So you’ve written the requisite glossy cookbooks and appeared on all the popular cooking shows. Your name turns up (perhaps too frequently) on “Page Six.” You’ve opened restaurants in Vegas and L.A. and have franchise deals with hotel chains and cruise ships. What’s next for the superstar chef who has done it all? Let’s call it Food Hall Chic. Daniel Boulud opened a sausage canteen, DBGB, on the Bowery early this year, and David Chang’s new midtown restaurant, Má Pêche, has a decidedly communal dining-hall feel. Later this month, Mario Batali and Joe Bastianich will launch Eataly, a giant, multistory, multi-restaurant food-court tribute to the cooking of their ancestral home. And earlier this summer, in the basement of the Plaza Hotel, perhaps the most brand-happy chef of all, Todd English, unveiled his own glittering food-themed space—a place designed, with its pastry and cheese stands, its multiple menus and dining bars, to mimic, at least in theory, the great food halls of London, Paris, and Tokyo.
Not that the Plaza Food Hall by Todd English has the pedigree, or the cathedral-size grandeur, of the Takashimaya food hall in Tokyo, say, or the famous Harrods hall in London. It’s located in the iconic hotel’s newly renovated concourse level, next to a row of perfume stands and a boutique selling giant, piña colada–colored garden hats. The room is cramped by food-hall standards, but the designer, Jeffrey Beers, does a deft job arranging the space so it retains a sense of flow. The floors are stippled with pearl-colored tiles, and the many dining bars (there are eight) are covered in polished white marble, like coffee bars in the waiting room of an elaborately appointed train station. The hostesses are fitted with earpieces to communicate from kitchen to kitchen, which means you can sample a piece of bluefin toro belly at the Sushi Bar while eating shrimp stir-fry from the Dumpling Bar or signature Todd English flatbread pizzas from the Pizza Bar or slabs of prime rib (with signature “Todd English Sauce”) from the Grill.
I sat at the Pizza Bar on my first visit, between a genial, rosy-cheeked Texan and a couple from London. A few chairs down, two gentlemen dressed in charcoal bespoke suits picked at a plate of half-eaten hamburger sliders, and next to them was a regal-looking woman wearing a head scarf (a princess from Dubai, we theorized), nibbling on a square of flatbread pizza. “I feel like I’m at the waiting lounge in the Frankfurt airport,” one of my guests said as we took delivery of our dinner, which included half a dozen fresh Pemaquids (from the Ocean Grill and Oyster Bar), some over-hard brandade fritters (from the Tapas Bar), two kinds of flatbread pizza (the best one piled with crumblings of smoky chicken sausage), and some braised-beef dumplings (from the Dumpling Bar), which had been steamed to oblivion in their little bamboo cage. The Londoners glanced sideways as the dishes kept piling up. “Do you always eat like this?” one of them finally said.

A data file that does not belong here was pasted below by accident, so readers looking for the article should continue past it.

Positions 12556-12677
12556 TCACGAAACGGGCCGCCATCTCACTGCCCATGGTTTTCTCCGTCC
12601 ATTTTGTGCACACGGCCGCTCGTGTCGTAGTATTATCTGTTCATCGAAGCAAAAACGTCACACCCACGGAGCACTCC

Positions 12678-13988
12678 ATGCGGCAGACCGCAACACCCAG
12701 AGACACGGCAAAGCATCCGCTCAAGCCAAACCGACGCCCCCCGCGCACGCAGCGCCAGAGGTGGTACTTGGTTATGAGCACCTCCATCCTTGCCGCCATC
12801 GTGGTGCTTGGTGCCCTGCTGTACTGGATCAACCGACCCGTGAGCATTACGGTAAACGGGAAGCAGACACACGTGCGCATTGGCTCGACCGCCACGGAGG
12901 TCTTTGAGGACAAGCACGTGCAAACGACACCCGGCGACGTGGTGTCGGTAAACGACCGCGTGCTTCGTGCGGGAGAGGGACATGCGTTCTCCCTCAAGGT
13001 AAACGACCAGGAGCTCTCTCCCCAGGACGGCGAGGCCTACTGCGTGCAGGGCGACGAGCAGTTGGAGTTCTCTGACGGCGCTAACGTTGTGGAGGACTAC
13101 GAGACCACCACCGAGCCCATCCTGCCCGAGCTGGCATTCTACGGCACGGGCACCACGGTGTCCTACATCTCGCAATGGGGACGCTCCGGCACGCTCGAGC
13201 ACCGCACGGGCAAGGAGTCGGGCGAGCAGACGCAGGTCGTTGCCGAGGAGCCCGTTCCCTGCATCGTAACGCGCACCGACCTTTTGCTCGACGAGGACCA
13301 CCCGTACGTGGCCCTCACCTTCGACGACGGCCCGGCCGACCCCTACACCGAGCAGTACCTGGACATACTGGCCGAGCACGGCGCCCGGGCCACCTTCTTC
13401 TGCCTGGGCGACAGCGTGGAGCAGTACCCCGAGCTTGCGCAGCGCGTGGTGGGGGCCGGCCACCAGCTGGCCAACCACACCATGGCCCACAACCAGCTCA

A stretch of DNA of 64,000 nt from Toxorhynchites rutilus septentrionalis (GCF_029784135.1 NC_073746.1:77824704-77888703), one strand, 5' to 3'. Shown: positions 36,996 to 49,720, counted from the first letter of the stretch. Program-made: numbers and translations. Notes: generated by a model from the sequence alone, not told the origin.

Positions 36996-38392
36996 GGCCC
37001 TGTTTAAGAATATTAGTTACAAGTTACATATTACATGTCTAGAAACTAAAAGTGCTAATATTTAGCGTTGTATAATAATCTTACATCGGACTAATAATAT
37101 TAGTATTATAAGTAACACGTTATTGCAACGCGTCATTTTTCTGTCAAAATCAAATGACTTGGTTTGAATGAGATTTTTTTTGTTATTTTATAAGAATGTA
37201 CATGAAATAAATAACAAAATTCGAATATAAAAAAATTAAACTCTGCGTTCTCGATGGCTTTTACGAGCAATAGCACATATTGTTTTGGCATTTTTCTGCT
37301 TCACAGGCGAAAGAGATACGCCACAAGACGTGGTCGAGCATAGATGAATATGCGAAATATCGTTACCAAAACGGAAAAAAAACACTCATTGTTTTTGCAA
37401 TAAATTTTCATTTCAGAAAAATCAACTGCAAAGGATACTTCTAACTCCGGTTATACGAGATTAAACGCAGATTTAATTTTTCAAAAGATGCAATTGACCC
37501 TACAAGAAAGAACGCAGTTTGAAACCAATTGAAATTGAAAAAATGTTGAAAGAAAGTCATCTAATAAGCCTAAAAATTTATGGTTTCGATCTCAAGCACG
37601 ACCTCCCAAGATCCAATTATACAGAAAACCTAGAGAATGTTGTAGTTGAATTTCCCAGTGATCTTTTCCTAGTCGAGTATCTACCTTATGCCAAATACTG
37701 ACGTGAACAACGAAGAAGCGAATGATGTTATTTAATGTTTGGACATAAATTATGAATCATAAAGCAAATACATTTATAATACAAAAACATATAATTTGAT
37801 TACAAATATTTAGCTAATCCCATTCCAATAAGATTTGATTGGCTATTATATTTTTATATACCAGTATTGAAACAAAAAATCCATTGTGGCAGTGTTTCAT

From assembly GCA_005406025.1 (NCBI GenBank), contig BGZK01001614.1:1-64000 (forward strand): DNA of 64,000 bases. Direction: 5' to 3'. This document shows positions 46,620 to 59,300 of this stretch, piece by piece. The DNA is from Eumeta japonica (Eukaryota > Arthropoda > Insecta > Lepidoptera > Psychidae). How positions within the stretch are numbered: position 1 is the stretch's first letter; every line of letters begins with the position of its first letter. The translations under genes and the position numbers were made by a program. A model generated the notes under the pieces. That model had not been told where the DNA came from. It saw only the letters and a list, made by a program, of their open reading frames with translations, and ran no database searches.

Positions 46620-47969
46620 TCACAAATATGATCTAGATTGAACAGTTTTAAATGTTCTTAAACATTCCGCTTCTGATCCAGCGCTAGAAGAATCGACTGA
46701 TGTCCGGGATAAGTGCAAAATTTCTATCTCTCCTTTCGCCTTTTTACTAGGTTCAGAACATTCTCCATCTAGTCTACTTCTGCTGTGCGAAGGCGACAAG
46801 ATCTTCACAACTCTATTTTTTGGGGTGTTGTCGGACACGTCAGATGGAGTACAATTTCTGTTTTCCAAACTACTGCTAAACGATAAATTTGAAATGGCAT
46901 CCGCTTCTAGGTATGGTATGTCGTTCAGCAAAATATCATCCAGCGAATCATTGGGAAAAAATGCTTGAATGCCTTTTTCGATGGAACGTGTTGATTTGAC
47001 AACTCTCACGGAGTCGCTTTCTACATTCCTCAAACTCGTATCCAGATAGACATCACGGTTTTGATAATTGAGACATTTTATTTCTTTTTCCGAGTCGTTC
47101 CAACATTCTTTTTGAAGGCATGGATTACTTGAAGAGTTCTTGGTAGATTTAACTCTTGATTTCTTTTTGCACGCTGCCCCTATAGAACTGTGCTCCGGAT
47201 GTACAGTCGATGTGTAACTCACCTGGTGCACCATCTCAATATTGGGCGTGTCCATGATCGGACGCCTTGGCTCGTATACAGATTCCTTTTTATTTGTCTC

Todd English has a history of tailoring menus for transitory crowds in public spaces. Besides his cruise ventures (there’s an English restaurant aboard the Queen Mary 2), he has lent his name to a steakhouse at JFK. He knows that variety usually trumps quality in this kind of environment (not all the food at Harrods is fabulous, after all), and that’s true here, too. The Sushi Bar offers eight specialty maki rolls (avoid the green, herb-infused pesto maki), and the seven, mostly Mediterranean-themed salads have a bright, bountiful quality. The nine varieties of flatbread pizza are all fired to order in the roaring, wood-burning oven, and although the “American Kobe” beef in the $14 Food Hall Burger was cooked like Salisbury steak when I ordered it, the prime-rib sliders ($16 for three) are piled with ribbons of tender meat, dripped with a rich Fontina dressing, and served on fresh brioche buns.
If you plan on hunkering down for an extended meal in the basement of the Plaza, the place to do it is at the Ocean Grill and Oyster Bar. The three-sided bar occupies the center of the room and is lined with rows of oysters and assorted goggle-eyed sea creatures buried in drifts of crushed ice. Unlike the “char grilled” dishes at the Grill or the random assortment of pastas (gummy Amatriciana, signature Todd English ravioli stuffed with squash), the seafood is fresh and generally well prepared. Your $24 buys a whole, char-grilled branzino, and for a bit less you can get a pile of shrimp, fresh off the fire, which the kitchen marinates in the tangy, herb-based Moroccan sauce called chermoula. There’s a good selection of oysters that are $3 apiece, a bit above standard midtown rates, and you can wash them down with a respectable, if pricey, selection of white wines sold by the bottle or glass.
Does any of the cooking at the Plaza Food Hall retain the unique stamp of a great chef? Of course not. But these days, the term “great chef” is a more diffuse, salable quality than ever, and if you’re looking for a quick meal before booking a carriage ride through the Park or plunging into the scrum at the Fifth Avenue Apple store, you could do worse. Who knows? You might even catch a glimpse of the great chef himself, who materialized before me one evening in his black ninja garb to dust a knob of pizza dough with flour, before vanishing again. If you don’t actually see the frenetic chef in action, you can purchase signature Todd English tote bags, signature Todd English water bottles, and signature Todd English candy bars. And for dessert, I recommend the excellent red-velvet cupcakes from the Curly Cakes cupcake chain, an enterprise fronted, in the family tradition, by Mr. English’s 17-year-old pastry-chef daughter, Isabelle.